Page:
The Huntsville area has five historic districts listed on the National Register, including the Twickenham Historic District, which boasts one of the largest concentrations of antebellum homes in the South. Twickenham was preserved during the Civil War because the Union Army used the dwellings during occupation. Self-guided walking tours of the historic district’s homes and architecture are available year-round. Visit the Huntsville/Madison County Visitor Center for a self-guided CD walking tour, which includes a CD player and headphones for a $30 refundable deposit.
On December 9, the Twickenham Historic Preservation District Association will host a special holiday homes tour and luminaries event, part of the “Spirit of Christmas Past.” Visitors can tour several period homes dating back to 1819 amid the soft glow of luminaries. Call (256) 534-0429 for more information.
The Huntsville Botanical Garden is a 110-acre site that is colorful from spring through fall. And when the leaves leave, it’s time for something brighter: the Galaxy of Lights. The garden complex boasts a huge, nearly 1.5-mile animated light display that you can drive through, 5:30 p.m. to 9:00 p.m., from Thanksgiving (November 23) to New Year’s Eve. (Public walk-through nights are November 17 to 20, 5:00 p.m. to 8:00 p.m.) This is a major and popular attraction in the community, as the display features millions of lights.
During the day, the Huntsville Botanical Gardens are open year-round, with longer hours during the summer. Admission is charged. Visit www.hsvbg.org or call (256) 830-4447 for more information.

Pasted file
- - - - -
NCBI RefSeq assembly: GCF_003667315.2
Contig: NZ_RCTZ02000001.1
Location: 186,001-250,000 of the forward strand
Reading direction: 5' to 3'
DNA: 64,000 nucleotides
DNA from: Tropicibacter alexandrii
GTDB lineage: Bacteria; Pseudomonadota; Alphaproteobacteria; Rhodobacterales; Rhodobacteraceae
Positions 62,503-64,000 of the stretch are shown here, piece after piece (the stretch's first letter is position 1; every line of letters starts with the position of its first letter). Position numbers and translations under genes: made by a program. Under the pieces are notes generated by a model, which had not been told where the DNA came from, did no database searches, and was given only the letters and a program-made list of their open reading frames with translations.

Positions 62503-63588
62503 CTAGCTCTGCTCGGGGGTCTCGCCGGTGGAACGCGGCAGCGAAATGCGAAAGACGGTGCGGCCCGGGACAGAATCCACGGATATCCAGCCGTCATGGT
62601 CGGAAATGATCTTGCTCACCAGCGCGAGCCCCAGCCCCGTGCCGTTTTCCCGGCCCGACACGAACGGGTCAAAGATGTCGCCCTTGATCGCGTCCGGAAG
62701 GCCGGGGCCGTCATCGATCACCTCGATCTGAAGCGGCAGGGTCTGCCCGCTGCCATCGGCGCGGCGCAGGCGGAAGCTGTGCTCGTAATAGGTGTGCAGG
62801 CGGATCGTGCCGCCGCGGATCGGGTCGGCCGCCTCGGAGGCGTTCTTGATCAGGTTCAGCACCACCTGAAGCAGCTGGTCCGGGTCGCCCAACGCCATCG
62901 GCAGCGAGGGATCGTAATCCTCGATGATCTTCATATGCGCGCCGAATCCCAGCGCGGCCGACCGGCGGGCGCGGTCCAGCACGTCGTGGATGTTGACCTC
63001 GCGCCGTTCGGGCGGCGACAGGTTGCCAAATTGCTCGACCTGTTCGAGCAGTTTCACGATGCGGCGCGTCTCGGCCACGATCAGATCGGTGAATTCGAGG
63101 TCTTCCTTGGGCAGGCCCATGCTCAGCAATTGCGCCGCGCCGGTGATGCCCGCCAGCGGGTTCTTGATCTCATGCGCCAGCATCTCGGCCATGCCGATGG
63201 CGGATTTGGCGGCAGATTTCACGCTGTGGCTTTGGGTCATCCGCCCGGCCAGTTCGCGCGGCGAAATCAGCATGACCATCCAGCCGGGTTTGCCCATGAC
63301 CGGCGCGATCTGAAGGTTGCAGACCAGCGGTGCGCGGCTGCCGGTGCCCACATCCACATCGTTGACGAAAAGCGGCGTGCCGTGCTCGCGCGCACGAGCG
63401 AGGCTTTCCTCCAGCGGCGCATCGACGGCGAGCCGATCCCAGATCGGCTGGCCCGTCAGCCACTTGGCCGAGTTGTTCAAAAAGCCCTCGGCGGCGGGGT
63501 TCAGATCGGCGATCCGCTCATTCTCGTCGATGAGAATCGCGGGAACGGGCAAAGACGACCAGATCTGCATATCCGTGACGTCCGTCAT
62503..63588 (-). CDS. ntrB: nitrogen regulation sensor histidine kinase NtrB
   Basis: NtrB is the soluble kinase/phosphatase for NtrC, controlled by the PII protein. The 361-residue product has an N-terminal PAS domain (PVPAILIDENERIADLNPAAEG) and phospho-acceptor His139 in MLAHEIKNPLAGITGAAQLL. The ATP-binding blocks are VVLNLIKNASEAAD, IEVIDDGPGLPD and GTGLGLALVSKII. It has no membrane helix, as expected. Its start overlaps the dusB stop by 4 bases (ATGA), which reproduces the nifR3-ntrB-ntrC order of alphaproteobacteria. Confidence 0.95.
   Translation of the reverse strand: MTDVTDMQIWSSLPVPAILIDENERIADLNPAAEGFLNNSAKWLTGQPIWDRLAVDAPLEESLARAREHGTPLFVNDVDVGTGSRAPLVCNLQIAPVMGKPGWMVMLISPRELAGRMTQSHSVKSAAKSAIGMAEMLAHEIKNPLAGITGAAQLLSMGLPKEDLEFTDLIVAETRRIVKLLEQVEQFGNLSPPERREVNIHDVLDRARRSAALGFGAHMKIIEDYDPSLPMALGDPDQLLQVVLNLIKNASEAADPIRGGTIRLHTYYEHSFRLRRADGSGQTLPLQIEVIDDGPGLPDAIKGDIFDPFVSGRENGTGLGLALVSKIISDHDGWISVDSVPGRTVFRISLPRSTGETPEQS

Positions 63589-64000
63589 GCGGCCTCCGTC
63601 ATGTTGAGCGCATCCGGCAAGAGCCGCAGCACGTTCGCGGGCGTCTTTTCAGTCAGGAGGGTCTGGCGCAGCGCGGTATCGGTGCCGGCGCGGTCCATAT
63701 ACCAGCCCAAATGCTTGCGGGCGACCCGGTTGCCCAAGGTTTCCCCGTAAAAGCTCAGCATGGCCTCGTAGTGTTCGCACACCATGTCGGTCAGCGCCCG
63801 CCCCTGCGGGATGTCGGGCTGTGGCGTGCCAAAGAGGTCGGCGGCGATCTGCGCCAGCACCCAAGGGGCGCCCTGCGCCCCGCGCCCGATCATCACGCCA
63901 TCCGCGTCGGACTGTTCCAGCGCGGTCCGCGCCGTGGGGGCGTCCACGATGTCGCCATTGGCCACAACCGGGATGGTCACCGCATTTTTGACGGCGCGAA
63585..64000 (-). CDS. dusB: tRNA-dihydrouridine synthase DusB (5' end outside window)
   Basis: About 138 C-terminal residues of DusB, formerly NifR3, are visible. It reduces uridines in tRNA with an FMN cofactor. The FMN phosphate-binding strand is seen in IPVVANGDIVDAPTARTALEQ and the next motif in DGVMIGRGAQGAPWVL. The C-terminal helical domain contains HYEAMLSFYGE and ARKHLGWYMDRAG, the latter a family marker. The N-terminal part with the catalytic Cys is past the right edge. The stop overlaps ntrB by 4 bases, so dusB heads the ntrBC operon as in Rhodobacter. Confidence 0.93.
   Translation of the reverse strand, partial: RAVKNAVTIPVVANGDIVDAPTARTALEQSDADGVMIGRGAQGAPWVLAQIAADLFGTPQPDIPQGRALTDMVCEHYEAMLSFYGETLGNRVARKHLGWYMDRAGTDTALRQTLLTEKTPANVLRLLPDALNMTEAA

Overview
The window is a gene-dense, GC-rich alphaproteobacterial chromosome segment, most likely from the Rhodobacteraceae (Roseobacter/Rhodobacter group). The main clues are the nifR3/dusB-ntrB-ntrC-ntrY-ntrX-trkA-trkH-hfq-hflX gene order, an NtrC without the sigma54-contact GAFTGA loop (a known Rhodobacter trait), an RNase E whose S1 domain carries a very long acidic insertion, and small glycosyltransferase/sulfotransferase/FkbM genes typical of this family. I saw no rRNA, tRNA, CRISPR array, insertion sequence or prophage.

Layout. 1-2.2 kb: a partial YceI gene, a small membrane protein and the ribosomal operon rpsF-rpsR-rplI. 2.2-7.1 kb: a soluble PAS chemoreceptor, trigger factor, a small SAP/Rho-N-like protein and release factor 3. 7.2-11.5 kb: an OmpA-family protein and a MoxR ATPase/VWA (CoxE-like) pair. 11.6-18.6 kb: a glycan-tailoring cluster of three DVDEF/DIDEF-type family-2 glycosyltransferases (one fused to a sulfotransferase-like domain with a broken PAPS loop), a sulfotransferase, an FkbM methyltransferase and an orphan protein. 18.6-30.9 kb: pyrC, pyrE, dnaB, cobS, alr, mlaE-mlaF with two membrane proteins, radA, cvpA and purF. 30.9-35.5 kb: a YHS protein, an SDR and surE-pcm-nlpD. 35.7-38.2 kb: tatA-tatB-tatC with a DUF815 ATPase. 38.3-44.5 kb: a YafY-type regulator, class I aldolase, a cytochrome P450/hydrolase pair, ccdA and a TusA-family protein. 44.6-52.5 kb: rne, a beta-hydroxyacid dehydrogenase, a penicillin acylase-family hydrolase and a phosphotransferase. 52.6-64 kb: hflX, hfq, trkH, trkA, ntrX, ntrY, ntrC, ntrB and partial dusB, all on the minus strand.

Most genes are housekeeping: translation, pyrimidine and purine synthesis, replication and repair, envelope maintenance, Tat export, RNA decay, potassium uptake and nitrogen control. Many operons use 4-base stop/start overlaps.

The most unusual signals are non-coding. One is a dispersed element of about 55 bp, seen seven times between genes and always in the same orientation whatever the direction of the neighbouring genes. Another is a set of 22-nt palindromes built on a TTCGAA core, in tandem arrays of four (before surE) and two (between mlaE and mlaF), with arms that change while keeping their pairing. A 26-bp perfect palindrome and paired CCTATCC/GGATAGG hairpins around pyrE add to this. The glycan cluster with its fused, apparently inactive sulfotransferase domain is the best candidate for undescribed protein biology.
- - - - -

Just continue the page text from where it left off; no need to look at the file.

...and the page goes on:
Whether you’re searching for high-tech or historic, Huntsville is a city that has it all for the holidays.
Huntsville/Madison County Convention and Visitors Bureau
500 Church St., Suite 1
Huntsville, AL 35801
The Huntsville/Madison County CVB provides a free visitors guide, which is available upon request. Or, visit the Visitor Information Center Monday through Saturday from 9:00 a.m. to 5:00 p.m., and Sunday from noon to 5:00 p.m.
The following is not a complete list, so please check your favorite campground directory or the Business Directory, published in the January and June issues of FMC and online at FMCA.com.
293 Ditto Landing Road
Huntsville, AL 35803
Monte Sano State Park
5105 Nolen Ave.
Huntsville, AL 35801
Sharon Johnston Park
P.O. Box 36
New Market, AL 35761
U.S. Space & Rocket Center RV Campground
One Tranquility Base
Huntsville, AL 35805
(256) 830-4987 Reservations; call between 10:00 a.m. and 5:30 p.m. Central Time